MTV Reunites With Vevo, Now Has Licensing Deals From All Four Majors

 

Vevo and MTV have gotten back together, signing a deal that allows MTV to license Vevo's music videos again across all their websites after a dispute caused Vevo to pull their content off the television channel in 2010. The videos returned to MTV on Friday, according to CNet.com.

Vevo, which launched in December 2009 as a joint partnership between Sony Music Entertainment, Universal Music Group and Abu Dhabi Media (with EMI signing on later without an ownership stake), has grown into the number one channel on YouTube, and also has its content licensed on AOL, BET, CBS Interactive Music Group properties (such as last.fm and mp3.com), Facebook, Fuse.tv, and Univision, but the deal with MTV reunites the two companies most synonymous with music videos in one place.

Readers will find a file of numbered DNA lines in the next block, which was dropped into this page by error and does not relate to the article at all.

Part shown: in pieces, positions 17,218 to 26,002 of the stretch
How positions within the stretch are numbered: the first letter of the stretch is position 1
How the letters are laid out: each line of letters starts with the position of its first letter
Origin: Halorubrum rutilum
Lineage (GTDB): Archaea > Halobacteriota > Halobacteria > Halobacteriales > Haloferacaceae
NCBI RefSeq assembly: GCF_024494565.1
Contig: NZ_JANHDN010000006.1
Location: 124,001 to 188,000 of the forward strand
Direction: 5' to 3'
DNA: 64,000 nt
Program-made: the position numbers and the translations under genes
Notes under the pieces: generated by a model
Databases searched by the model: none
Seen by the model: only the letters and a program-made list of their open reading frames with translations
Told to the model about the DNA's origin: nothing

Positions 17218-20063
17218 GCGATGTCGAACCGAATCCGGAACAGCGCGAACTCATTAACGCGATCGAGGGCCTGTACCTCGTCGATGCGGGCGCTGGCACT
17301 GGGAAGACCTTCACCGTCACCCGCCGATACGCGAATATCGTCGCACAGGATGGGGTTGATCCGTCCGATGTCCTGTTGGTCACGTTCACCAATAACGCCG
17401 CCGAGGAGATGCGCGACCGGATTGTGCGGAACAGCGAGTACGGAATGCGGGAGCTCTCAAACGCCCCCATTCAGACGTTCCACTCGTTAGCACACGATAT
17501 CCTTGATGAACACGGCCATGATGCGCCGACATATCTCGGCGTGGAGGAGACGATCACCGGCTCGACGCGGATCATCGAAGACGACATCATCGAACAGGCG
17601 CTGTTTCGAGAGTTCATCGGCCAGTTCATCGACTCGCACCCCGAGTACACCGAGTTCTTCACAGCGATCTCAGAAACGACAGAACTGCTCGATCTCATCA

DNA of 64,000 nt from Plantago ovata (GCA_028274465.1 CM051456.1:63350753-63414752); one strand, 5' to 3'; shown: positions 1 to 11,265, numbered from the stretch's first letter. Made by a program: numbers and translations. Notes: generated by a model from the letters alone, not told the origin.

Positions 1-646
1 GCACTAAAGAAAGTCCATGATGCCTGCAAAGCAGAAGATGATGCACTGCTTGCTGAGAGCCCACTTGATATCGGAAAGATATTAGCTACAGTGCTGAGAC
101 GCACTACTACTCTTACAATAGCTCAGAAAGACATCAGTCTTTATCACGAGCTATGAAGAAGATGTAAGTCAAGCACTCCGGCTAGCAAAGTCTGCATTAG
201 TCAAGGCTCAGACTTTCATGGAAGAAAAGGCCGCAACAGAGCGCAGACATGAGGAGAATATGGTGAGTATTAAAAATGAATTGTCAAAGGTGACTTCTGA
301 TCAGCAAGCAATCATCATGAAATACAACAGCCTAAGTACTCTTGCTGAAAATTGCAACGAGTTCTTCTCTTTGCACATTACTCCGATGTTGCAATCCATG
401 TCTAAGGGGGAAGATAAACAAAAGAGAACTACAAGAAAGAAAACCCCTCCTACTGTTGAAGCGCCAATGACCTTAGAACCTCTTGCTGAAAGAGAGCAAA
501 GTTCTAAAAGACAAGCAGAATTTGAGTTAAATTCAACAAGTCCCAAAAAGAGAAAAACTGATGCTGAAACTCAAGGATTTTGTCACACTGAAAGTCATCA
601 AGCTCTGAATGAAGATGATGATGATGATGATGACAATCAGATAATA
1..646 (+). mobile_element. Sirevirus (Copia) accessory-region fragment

For MTV, which signed an exclusive deal with Warner Music Group in June 2010 to license and sell ads for its music videos, the deal means that the company now has licensing deals with all four major labels, a coup for a brand that began as the destination for music videos but whose standing in that regard has fallen in recent years.

Vevo, meanwhile, seems to be expanding at a rapid pace, with their videos spreading across mobile platforms and gaming consoles (the company announced a deal in October that would put them on Xbox 360 consoles), and plans in the works to branch out into original programming, which CEO Rio Caraeff told Billboard.biz in December would be announced some time in the first quarter this year. From its December 2009 launch through December 2011, the service saw its number of unique visitors double to 55.4 million per month, with the number of videos streamed per month nearing the 1 billion mark.

The company has also been in preliminary talks with Facebook to move its service to the social networking site after its deal with Google-owned YouTube expires next year, though with so much time left on its contract, Vevo's talks with Facebook are still in their very early stages.

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